Someday, you may be able to power your home by taking a leak. Ohio University biomolecular engineer Gerardine Botte says she has developed a technology that can pull hydrogen power out of pee, the Guardian reports. Just put an electrode in wastewater, apply a little electricity, and voila—hydrogen atoms will split off from the urea and ammonia in the urine, and can be used to power a fuel cell.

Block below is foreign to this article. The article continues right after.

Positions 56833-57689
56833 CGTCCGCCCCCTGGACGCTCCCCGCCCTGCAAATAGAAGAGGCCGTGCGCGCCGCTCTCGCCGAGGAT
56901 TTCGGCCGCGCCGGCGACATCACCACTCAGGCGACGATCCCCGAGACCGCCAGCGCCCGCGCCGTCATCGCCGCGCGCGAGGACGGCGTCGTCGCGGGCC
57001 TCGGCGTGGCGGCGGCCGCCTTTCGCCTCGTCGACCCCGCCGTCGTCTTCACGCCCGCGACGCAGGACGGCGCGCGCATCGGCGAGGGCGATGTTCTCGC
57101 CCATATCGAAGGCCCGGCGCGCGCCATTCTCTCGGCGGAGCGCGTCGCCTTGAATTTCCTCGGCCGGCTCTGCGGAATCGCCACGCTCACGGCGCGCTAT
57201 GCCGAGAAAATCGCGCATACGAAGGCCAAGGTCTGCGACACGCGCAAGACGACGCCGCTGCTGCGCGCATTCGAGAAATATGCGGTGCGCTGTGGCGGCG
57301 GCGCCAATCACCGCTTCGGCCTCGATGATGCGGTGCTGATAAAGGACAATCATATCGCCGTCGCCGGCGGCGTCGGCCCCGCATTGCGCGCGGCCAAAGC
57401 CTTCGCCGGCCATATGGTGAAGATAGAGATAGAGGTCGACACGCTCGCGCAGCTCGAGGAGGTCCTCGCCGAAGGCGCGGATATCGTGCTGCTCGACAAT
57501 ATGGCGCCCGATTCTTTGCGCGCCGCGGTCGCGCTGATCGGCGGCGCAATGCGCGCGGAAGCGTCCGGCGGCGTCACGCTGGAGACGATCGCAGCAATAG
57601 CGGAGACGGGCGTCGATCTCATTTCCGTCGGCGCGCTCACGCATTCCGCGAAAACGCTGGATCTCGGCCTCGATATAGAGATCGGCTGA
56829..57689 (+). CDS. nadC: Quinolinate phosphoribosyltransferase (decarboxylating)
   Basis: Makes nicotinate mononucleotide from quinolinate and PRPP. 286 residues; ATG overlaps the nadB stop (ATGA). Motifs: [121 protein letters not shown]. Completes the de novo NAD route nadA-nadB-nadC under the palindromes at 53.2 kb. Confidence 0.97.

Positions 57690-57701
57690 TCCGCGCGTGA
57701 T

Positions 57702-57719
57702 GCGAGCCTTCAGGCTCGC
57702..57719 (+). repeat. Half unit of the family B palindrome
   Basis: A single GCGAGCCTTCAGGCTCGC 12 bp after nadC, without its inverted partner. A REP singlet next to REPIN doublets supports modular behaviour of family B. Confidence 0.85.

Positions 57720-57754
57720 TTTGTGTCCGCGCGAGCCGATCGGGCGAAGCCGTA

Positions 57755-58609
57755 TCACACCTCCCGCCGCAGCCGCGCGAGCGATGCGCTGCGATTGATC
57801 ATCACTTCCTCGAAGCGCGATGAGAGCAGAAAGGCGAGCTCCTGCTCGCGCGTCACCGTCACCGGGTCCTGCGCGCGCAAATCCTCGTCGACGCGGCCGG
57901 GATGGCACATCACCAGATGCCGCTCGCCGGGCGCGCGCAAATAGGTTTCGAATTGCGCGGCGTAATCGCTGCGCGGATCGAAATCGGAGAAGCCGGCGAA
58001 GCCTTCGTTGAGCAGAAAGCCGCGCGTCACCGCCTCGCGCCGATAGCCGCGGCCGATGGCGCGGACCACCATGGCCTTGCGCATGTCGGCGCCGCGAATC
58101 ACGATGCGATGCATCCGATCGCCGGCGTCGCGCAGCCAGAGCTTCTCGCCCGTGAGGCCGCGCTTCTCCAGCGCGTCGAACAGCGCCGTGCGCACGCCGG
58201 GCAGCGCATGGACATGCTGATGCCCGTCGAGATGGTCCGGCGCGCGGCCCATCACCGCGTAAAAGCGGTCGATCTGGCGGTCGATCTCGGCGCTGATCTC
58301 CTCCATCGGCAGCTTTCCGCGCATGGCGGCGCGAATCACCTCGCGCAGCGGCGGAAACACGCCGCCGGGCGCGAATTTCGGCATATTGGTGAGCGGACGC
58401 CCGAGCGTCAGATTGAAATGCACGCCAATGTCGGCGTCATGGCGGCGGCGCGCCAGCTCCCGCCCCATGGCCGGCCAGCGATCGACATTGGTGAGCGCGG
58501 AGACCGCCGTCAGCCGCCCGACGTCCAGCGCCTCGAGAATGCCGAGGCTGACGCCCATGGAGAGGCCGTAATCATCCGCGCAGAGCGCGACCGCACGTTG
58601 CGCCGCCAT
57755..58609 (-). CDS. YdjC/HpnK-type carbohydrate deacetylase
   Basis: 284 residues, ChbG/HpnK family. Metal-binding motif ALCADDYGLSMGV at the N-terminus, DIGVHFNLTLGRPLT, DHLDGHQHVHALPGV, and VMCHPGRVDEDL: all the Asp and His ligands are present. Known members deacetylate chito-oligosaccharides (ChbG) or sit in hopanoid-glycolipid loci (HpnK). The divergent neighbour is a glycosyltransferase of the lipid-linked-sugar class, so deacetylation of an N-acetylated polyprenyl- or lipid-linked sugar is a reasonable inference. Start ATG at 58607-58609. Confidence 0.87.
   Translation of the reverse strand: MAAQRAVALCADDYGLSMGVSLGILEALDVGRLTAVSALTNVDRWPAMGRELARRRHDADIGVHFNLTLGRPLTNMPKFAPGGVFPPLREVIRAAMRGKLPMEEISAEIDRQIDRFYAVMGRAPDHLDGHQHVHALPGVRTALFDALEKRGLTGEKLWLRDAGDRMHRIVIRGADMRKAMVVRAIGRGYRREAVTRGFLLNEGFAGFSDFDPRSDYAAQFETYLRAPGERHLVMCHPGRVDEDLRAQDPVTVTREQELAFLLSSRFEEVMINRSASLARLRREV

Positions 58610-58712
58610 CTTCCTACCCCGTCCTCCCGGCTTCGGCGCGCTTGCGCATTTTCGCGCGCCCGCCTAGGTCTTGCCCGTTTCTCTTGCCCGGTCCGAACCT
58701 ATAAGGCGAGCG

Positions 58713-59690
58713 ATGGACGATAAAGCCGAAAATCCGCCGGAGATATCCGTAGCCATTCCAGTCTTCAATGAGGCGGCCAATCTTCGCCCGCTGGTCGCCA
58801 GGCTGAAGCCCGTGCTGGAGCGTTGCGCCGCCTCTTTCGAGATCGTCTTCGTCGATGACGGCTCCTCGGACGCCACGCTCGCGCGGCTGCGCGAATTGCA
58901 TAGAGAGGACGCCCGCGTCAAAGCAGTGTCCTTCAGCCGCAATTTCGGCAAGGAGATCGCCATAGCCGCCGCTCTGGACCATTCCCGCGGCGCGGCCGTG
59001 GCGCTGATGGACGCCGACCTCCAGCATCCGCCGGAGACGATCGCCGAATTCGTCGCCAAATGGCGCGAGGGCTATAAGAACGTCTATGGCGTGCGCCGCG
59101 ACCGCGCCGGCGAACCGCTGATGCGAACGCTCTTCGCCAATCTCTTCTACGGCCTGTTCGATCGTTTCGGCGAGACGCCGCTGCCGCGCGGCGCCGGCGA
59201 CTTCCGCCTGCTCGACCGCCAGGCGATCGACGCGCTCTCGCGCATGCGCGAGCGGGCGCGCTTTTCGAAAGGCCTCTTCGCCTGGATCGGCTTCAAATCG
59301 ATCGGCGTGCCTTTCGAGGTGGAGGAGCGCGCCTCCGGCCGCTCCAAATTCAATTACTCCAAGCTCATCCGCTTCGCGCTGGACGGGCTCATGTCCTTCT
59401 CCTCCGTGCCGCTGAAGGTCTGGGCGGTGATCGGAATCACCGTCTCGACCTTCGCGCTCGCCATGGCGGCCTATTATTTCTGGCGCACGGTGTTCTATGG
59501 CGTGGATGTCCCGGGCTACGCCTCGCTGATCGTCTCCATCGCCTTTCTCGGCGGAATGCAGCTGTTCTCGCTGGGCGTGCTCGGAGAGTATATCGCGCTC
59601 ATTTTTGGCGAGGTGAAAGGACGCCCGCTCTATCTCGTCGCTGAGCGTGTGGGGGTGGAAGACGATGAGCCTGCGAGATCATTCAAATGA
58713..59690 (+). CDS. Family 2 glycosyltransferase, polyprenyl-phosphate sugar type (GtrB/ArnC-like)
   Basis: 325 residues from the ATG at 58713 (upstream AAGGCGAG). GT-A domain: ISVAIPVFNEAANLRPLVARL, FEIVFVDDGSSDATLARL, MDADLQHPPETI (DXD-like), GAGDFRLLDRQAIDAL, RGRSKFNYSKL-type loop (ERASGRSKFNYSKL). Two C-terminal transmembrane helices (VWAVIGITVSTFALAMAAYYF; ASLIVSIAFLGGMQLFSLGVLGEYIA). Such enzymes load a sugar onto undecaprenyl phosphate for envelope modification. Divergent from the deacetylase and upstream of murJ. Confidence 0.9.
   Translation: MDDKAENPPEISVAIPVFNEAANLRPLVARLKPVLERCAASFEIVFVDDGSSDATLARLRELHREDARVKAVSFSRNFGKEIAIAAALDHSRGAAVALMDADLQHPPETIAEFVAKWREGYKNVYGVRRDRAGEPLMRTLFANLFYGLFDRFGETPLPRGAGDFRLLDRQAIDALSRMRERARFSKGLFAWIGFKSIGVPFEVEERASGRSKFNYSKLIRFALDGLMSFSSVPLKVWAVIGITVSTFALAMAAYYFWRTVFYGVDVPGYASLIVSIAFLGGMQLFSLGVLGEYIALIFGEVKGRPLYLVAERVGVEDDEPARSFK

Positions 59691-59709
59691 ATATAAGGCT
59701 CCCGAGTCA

The process is similar to water electrolysis, except that it takes a lot less energy to make urine give up the goods. The main limitation: You need a lot of pee, which means the technology will be best applied in places with lots of bathroom-goers, like stadiums, airports, office buildings, or even animal feedlots. Another prime customer: cities. Botte is the chief technology officer at E3 Technologies, which aims to pitch “pee power” as a way of drastically reducing energy costs at wastewater treatment facilities. (Read more peeing stories.)